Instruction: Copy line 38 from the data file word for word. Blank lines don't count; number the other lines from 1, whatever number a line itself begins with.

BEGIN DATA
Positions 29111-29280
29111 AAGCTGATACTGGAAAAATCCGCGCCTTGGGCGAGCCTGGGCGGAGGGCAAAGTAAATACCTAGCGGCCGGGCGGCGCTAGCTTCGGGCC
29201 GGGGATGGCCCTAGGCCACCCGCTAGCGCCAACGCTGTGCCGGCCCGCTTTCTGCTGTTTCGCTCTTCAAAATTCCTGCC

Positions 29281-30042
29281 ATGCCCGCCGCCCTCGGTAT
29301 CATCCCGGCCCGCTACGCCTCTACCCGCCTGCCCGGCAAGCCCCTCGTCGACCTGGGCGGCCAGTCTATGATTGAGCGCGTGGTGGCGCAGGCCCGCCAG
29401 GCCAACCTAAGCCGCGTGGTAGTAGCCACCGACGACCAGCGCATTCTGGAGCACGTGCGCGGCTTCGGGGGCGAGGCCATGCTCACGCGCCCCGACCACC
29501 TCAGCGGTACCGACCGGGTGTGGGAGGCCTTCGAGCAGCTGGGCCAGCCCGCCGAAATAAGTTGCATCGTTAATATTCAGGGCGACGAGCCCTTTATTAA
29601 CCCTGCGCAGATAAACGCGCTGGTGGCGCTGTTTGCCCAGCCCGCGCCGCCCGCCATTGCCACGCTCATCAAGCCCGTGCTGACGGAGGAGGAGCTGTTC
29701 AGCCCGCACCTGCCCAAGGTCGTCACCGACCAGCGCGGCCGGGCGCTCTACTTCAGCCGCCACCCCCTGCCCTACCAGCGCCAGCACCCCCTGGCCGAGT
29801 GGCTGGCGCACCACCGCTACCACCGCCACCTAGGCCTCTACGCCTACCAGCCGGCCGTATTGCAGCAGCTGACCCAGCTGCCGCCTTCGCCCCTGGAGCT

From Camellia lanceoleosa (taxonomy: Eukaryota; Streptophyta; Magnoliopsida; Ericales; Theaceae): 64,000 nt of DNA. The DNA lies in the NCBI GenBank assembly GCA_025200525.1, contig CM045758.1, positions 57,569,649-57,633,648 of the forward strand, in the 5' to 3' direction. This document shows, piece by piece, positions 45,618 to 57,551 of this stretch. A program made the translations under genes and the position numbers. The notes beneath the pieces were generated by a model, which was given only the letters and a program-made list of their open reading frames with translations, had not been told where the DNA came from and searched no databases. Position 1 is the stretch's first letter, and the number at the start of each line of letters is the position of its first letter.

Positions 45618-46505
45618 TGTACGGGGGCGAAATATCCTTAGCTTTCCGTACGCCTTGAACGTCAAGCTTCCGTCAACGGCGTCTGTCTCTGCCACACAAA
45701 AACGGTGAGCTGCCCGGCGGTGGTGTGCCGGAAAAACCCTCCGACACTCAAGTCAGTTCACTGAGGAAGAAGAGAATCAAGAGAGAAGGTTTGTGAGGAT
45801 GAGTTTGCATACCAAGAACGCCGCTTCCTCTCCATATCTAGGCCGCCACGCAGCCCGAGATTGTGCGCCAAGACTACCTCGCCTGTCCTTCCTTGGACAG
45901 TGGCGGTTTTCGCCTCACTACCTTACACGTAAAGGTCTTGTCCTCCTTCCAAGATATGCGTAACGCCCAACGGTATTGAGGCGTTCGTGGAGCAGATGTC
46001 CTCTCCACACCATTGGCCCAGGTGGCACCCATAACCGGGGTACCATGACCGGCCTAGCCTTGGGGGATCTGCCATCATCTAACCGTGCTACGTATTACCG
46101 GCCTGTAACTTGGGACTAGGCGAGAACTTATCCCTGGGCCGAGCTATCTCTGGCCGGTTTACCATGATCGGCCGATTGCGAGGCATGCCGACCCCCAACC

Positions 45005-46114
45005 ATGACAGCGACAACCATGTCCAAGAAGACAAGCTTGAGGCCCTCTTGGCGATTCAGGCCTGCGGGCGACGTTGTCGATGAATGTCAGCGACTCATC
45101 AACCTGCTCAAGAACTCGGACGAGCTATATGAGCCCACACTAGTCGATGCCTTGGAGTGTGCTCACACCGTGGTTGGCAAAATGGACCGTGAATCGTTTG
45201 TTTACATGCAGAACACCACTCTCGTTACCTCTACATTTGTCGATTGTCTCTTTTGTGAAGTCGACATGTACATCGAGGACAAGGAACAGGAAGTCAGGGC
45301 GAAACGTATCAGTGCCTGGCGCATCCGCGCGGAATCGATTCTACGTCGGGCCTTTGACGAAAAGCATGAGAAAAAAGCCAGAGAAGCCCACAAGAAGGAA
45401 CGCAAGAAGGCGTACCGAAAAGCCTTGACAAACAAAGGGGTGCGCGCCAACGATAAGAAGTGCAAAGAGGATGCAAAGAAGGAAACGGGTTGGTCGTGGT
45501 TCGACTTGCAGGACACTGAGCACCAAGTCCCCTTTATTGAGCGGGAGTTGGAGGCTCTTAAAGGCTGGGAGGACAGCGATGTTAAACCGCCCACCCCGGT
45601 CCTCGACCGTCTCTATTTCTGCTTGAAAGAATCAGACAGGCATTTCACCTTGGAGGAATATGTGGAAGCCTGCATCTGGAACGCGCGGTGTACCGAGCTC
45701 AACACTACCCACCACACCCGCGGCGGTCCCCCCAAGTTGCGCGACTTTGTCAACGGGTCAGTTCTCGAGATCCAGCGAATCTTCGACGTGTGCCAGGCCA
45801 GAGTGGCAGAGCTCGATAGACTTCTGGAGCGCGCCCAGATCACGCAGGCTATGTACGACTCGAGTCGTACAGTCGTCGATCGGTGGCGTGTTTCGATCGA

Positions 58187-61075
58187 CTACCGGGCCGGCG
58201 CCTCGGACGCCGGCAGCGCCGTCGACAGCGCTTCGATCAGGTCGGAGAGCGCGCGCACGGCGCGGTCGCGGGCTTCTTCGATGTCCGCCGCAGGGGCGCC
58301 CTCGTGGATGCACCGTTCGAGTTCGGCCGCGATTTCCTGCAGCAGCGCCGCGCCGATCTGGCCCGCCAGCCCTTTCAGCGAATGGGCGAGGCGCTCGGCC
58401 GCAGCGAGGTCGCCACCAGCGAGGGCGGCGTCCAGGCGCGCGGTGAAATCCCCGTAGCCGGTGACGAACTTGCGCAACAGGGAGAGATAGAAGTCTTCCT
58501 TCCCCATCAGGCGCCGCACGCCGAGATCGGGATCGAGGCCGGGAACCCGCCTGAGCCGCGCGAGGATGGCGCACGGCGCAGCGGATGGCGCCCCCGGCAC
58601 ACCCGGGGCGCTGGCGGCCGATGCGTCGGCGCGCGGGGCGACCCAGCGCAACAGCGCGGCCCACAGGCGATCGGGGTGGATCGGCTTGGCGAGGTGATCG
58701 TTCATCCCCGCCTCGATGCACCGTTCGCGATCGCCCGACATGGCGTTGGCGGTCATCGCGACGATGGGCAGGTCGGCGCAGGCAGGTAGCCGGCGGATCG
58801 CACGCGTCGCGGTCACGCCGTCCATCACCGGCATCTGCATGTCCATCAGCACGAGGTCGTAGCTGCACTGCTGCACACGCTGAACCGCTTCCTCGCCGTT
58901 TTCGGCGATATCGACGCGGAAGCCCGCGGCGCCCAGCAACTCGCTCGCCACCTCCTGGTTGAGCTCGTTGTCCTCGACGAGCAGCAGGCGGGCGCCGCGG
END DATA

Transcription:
58801 CACGCGTCGCGGTCACGCCGTCCATCACCGGCATCTGCATGTCCATCAGCACGAGGTCGTAGCTGCACTGCTGCACACGCTGAACCGCTTCCTCGCCGTT